Britain has once again become the “sick man of Europe”, an inglorious title it previously held in the 1970s. At that time, Britain was suffering from a wave of strikes, a backlog of reforms and stagnation before Margaret Thatcher became prime minister. By now, however, the situation is so tense that 65 per cent of the British support a referendum on returning to the European Union – an increase of around 10 percentage points compared to last year.

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The result of all this carnage is that after 13 years in government, the Conservatives are on the way out. It is difficult to fathom a scenario in which the Tories will not lose the next general election, which must take place by the beginning of 2025 at the latest. Currently, they trail Labour by a wide margin.
For Sunak and the Conservatives, the espionage issue is a gift to distract from these issues and to create an adversarial image of China. Previously, Sunak tried to maintain a delicate balance on China, an approach he called robust pragmatism. However, it now seems inevitable that he will change his tone, especially since he faces a split in his cabinet on the issue.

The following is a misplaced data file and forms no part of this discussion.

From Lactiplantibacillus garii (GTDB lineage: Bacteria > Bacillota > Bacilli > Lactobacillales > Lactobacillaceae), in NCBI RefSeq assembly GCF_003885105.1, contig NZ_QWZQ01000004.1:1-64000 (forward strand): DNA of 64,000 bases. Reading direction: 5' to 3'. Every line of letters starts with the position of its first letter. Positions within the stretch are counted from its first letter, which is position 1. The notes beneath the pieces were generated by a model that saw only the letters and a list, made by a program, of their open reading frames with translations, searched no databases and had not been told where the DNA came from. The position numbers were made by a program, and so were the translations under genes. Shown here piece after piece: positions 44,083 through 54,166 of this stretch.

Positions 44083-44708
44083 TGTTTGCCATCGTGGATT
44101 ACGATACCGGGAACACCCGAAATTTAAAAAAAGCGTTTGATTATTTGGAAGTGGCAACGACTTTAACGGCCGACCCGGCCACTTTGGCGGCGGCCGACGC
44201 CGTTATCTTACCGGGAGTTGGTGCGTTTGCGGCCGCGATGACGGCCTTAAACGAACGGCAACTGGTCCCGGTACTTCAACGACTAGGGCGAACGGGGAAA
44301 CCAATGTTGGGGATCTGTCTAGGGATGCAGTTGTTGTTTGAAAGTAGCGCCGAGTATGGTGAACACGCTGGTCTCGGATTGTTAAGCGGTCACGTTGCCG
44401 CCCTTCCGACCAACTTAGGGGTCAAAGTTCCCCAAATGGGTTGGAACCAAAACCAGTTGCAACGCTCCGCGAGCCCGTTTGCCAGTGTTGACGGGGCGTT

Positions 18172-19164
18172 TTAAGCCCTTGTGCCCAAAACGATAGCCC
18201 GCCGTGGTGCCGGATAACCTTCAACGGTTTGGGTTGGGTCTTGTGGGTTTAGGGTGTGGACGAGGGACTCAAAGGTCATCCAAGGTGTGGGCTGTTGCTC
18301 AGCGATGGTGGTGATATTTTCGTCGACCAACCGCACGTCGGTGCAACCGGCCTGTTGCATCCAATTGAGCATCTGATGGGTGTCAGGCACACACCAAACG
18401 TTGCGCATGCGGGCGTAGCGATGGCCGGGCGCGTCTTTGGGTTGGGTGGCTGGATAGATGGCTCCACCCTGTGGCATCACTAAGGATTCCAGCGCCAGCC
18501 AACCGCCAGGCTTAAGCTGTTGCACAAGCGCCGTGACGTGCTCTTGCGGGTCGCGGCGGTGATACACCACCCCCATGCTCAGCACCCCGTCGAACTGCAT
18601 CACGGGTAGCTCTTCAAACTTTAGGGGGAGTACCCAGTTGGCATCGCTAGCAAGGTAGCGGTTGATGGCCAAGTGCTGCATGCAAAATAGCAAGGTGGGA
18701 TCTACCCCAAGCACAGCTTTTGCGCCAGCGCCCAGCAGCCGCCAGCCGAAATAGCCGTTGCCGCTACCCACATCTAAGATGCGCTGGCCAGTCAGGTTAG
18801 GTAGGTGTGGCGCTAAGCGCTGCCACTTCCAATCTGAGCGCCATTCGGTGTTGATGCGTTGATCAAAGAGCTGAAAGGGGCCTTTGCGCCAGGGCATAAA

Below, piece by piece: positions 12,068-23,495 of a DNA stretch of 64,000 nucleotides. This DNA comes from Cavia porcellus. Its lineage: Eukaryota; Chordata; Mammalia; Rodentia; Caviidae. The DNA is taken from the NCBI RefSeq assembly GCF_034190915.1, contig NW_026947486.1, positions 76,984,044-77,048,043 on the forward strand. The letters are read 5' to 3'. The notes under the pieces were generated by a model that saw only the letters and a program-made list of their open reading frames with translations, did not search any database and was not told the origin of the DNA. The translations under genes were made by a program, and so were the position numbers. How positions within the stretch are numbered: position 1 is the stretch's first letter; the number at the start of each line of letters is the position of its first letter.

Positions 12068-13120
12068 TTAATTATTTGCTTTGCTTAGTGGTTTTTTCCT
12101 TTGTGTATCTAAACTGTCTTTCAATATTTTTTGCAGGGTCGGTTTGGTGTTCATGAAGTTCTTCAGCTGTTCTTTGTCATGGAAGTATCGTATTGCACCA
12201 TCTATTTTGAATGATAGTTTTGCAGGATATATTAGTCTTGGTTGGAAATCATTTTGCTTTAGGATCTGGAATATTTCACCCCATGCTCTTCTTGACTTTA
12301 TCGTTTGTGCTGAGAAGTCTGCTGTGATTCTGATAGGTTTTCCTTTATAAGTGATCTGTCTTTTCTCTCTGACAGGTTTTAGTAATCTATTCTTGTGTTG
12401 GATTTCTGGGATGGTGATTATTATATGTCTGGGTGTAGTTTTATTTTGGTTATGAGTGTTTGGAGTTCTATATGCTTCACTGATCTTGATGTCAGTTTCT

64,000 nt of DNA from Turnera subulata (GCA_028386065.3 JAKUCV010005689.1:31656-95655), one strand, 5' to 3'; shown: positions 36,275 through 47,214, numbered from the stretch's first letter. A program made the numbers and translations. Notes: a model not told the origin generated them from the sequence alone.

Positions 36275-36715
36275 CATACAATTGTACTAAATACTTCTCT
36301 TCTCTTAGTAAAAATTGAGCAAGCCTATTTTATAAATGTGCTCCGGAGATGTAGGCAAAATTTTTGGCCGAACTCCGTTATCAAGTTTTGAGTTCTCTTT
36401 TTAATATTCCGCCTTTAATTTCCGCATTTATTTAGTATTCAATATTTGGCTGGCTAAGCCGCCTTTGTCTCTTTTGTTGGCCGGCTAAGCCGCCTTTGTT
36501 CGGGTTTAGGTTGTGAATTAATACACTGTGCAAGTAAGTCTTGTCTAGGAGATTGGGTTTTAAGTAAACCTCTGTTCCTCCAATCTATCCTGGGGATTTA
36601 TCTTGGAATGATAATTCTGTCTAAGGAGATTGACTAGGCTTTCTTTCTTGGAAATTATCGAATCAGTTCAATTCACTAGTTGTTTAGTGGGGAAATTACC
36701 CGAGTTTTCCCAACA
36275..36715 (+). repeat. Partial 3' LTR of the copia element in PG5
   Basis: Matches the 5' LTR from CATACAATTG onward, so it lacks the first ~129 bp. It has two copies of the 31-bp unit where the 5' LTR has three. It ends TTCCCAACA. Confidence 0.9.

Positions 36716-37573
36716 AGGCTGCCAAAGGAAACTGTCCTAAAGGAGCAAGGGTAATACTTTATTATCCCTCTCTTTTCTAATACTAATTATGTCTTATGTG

Moreover, there remains a powerful anti-China alliance within the party. For example, former Tory party leader Iain Duncan Smith has warned of a deepening threat regarding China and has called for security checks in parliament to be tightened while urging the government’s China policy to be reconsidered.
Opinion | China spy scandal is perfect cover for British government in dire need of a distraction - Informative Updates™
UK Prime Minister Rishi Sunak (centre) speaks during Prime Minister’s Questions in the House of Commons on September 5. Sunak’s Conservative Party trails the Labour Party by a wide margin in general election polling, raising the possibility of a harsh response from the government to allegations of Chinese spying. Photo: UK Parliament via PA Media / dpa
Without a miracle, Sunak will all but be out of office come 2025. Given that, one can expect an episode of political theatre whereby Sunak and the Conservatives will try to exploit the circumstances, blame China and question diplomatic relations. Newspapers and pundits alike will be all over the issue once court proceedings begin, with the opposition and China hawks within the Tories serving lots of red meat by accusing Sunak of being naive towards Beijing.

The question these developments raise, however, is how it might affect Sino-British trade relations moving forward. Let us not forget that the situation in Britain would be even more dire without it. The price for more economic hardship would once again be paid by the British people.

It is apparent that espionage is inexcusable. And if the suspect is found guilty, the punishment must be harsh. However, it should not allow those holding responsibility in Britain to use external interference to cover up internal shortcomings.

Thomas O. Falk is a UK-based independent journalist and political analyst